By: Dharmasena, Senarath; Davis, George; Capps, Oral, Jr.
Taxes on sugar-sweetened beverages have been widely proposed to combat the U.S. obesity crisis. Most previous work has found the effects of a SSB tax to be small to moderate. We address three limitations. First, we incorporate the supply side via a stochastic equilibrium displacement model. Second, we account for uncertainty elasticities using probability distributions associated with elasticities. Third, we address industry revenue effects. We find that assumptions about the supply side are more important than assumptions about substitution. ignoring supply side severely overestimates quantity and calorie effects and slightly underestimated revenue effects.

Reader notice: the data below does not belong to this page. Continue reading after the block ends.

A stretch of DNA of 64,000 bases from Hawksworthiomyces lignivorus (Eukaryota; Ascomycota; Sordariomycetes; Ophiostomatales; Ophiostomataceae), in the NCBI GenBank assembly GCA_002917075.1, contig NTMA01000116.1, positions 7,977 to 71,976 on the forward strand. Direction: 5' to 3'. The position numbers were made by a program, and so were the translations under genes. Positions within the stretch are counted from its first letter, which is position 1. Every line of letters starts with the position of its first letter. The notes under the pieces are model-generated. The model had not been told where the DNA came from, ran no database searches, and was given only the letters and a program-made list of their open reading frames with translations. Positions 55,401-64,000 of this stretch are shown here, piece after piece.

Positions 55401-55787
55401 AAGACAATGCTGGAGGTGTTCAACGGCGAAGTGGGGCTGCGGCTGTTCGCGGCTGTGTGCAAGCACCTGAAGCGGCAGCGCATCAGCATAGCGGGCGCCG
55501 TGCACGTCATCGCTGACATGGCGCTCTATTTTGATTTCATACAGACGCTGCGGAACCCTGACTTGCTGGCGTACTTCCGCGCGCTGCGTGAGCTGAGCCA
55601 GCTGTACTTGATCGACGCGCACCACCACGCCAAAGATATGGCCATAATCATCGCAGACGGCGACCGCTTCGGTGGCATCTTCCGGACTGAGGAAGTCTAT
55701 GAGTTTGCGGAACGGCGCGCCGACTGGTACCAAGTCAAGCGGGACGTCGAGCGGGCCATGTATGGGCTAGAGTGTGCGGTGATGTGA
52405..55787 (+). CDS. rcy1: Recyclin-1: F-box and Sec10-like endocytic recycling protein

By: Toro-Gonzalez, Daniel; McCluskey, Jill J.; Mittelhammer, Ron
Although mass-produced beers still represent the vast majority of U.S. beer sales, there has been a significant growth trend in the craft beer segment. This study analyzes the demand for beer as a differentiated product and estimates own-price, cross-price, and income elasticities for beer by type: craft beer, mass-produced beer, and imported beer. We verify that beer is a normal good with a considerably inelastic demand and also find that the cross-price elasticity across types of beer is close to zero. The results suggest that there are effectively separate markets for beer by type.
By: Hovhannisyan, Vardges; Stiegert, Kyle; Bozic, Marin